Wednesday, March 2, 2016

The Importance of Details

NOTE: While looking through my old essays, I found another 15 that struck me as particularly interesting. Some may seem a bit dated, as they discuss current events during the period 2008 to 2010, but the principles they discuss are still relevant.

I have written before that the use of aggregates can create confusion and allow for the "proof" of utterly absurd premises. ("Individual and Aggregate", "Aggregates and Confusion") However, today I found yet another confirmation of this, though in a slightly altered form. 

This afternoon, while working, I noticed a small, blister-like patch on the roof of my mouth. It was puzzling, so I decided to look on line and see if there were reports of similar incidents related to the flu-like bug that has been troubling me for the past few days*.

On line, I found a message board where various individuals tried to diagnose themselves. There was some nonsense, such as mercury poisoning (including instructions for cilantro juice detox!), and some sound advice, from seeing a dentist to letting it be for a while and not worrying too much. However, one other thing struck me.

Most of these people had symptoms that did not match.

Perhaps it was because I was paying careful attention to make sure the symptoms matched mine, or maybe it is just a habit after six years of self diagnosis attempts when no one knew what disease was plaguing me**, but I paid a lot attention to the descriptions, and it seemed there were dozens of very different symptoms, from some mention of pimple-like structures, red or white, hard bumps, fluid filled blisters to open sores. Locations ranged from gums to the front of the palate to where the soft and hard palates meet. And yet, strangely enough, everyone who commented acted as if all the others suffered from exactly the same disorder.

It was puzzling.

And yet it wasn't. In some ways it perfectly fit with what I have seen in economic and political problem solving. Abstraction, properly applied, is a powerful tool for solving problems. When we can remove nonessential features and recognize that various cases match in all essential aspects, we can quickly being to form theories about causes and solutions.

On the other hand, improperly abstracting, lumping together unrelated events, or abstracting essential details so that completely unrelated items can be joined, can result in utterly inappropriate solutions. Just imagine trying to treat all fevers with one solution***. And that, in the end, is what improperly aggregating data is, it is failing to abstract properly, joining together unrelated items.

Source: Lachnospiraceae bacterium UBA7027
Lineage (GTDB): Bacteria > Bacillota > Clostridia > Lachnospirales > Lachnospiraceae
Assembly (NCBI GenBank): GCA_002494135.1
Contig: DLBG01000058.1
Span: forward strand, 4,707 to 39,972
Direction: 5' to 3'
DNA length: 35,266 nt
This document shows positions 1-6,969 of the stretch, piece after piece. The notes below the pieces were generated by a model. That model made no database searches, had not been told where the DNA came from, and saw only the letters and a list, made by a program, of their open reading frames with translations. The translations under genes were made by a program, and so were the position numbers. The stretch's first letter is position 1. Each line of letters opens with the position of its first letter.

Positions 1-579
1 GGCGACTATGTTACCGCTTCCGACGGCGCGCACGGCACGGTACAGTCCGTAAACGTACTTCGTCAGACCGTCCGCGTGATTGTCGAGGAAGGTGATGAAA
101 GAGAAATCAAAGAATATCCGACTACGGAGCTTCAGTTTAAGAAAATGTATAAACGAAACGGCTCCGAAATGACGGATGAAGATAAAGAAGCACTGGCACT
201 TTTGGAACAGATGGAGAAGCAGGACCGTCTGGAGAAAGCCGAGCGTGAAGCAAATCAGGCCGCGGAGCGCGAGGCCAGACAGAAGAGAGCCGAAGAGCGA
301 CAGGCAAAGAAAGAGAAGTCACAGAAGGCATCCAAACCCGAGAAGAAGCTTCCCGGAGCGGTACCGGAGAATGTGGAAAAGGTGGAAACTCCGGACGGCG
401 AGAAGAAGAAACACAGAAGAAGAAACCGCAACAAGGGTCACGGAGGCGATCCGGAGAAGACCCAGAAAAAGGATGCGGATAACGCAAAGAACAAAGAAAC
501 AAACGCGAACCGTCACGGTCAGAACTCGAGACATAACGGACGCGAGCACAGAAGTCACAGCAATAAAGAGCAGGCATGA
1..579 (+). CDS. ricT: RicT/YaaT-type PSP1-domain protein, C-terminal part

I know it is a trivial example, but such trivial examples often highlight more significant patterns. If we can be confused by such simple things, in matters with which we are intimately familiar, such as our own bodies, then how much easier is it to become confused in unfamiliar, abstract matters such as economics or political decisions?


* I later recalled I had overheated some food late last night and, being very tired, likely had burned my mouth without noticing it, which made me feel a bit foolish, but also help demonstrate how easily anyone can get caught up in these sorts of hysterias.

** For those unfamiliar with the blog, I suffered from pain and strange sensations in my hands and feet, followed by photosensitivity, confusion, strange reactions to medicine and a host of other symptoms. After five years I finally insisted on three different tests for porphyria, and the third showed a positive result. I still can't get a result which will identify a definite variety, but at least I now know I have some variety of intermittent porphyria.

*** In some ways, I think early modern medicine suffered from this in their efforts to treat "cancer", since it has become evident that uncontrolled cell growth can have multiple causes.

Originally posted in Random Notes on 2011/03/30.

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